Michael Yon prefaced his extended pledge break with a lengthy version of the now-familiar screed about how the good news in Iraq just isn't being reported:
The situation in Iraq has drastically changed, but the inertia of bad news leaves many convinced that the mission has failed beyond recovery, that all Iraqis are engaged in sectarian violence, or are waiting for us to leave so they can crush their neighbors. This view allows our soldiers two possible roles: either "victim caught in the crossfire" or "referee between warring parties." Neither, rightly, is tolerable to the American or British public....Well, maybe, or maybe not. Or maybe not. Or maybe not.
Several upcoming dispatches will focus on how the situation in Southern Iraq has dramatically improved over past months. Ironically, the character of this improvement is distinguished by the lack of violence, as well as the increasing order and normality as Iraqi Security Forces step up to greater responsibility for security in the region. Though the local leadership picture in downtown Basra is fuzzier now that British forces have pulled further back to begin performing their long-planned overwatch phase, it is clear that this natural progression in turning Basra over to Iraqi control has not catapulted the city into chaos.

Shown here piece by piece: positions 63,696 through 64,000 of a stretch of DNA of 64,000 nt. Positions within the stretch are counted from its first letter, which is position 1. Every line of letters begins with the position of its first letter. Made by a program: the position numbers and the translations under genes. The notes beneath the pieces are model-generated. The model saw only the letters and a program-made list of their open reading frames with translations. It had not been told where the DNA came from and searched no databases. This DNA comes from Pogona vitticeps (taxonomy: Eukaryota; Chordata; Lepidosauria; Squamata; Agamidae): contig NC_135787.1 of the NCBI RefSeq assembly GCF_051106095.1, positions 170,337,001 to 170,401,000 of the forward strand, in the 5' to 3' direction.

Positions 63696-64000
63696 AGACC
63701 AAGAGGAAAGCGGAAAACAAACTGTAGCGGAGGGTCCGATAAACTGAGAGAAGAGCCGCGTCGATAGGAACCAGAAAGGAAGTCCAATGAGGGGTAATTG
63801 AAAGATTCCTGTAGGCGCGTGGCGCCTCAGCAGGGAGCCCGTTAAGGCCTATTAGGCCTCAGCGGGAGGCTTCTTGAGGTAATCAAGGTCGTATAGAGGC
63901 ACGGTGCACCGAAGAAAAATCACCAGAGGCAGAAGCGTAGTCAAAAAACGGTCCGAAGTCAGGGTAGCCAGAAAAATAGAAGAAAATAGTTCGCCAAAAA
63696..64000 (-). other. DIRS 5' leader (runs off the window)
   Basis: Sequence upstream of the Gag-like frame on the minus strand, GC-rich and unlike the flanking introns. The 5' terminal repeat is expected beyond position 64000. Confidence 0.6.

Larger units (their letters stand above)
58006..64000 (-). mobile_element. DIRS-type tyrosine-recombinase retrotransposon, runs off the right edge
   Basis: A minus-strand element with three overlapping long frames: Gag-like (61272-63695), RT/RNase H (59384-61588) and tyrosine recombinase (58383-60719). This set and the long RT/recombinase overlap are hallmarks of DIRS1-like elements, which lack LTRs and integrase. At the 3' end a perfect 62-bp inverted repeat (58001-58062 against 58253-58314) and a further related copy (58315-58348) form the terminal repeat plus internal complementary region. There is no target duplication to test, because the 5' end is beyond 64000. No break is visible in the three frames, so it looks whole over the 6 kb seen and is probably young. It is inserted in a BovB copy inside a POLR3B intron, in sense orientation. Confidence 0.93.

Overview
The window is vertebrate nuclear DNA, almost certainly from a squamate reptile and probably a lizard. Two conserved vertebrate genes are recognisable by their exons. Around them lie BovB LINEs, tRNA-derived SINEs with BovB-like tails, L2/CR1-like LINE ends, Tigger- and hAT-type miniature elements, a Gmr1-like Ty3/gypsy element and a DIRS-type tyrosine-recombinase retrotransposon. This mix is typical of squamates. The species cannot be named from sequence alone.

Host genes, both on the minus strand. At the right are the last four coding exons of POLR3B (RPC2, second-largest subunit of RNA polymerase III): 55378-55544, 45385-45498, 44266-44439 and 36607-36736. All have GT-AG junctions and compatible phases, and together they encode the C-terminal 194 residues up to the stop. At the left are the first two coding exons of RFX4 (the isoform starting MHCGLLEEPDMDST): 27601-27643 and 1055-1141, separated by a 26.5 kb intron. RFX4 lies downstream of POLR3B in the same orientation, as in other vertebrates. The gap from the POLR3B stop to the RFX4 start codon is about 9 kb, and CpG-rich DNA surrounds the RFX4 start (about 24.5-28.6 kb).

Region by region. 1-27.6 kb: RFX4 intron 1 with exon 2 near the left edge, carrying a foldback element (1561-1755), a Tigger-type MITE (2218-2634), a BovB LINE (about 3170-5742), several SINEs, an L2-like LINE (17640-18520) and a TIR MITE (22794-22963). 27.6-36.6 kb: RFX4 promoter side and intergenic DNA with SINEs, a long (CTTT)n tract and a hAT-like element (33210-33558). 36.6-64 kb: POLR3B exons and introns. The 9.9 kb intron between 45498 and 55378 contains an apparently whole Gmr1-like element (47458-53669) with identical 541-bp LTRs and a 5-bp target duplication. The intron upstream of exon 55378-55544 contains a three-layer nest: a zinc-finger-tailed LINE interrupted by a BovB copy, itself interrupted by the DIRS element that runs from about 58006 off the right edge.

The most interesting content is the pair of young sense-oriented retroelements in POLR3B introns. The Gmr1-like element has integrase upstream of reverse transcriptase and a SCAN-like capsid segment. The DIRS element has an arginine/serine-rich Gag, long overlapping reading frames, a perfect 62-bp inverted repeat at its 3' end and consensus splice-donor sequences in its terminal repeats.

Michael Yon strikes me as a relatively honest guy who identifies a little too much with the troops, and has bought into a whole lot of wishful thinking. That said, it may well be true that attacks (on the troops, or in general) are down somewhat. The military may be accomplishing this by backing Sunnis against Shiites and using questionable tactics that provoke an escalating backlash, but what the hell--let's say for the sake of argument that maybe overall violence is down.
The problem is that a reduction in violence isn't enough. The damage is cumulative; less violence doesn't mean Iraq is getting better--only that it's getting worse a little more slowly.
The things Yon doesn't mention, doesn't appear to give a thought to: political reconciliation among the various factions; a stable political arrangement that more or less everyone buys into; reducing corruption (on, yes, both the Iraqi and the US sides); rebuilding the shattered infrastructure. These would constitute improvement--and none of them are happening. Without them, 'improvement' is a chimera. Quickly or slowly, Iraq keeps getting worse.
And by the way, these are the big-picture problems raised by the 12 captains--who are clearly the targets of Yon's gibe that "[n]o thinking person would look at last year’s weather reports to judge whether it will rain today". The military situation may have changed, but the big problems remain.
Yon has made the tourist's mistake of seeing a narrow aspect of a country and thinking he understands the whole, of thinking his traveling companions' anecdotes tell the whole story. He may know a lot about what some ground-level troops experience and what they think about things, but that's no substitute for understanding the whole.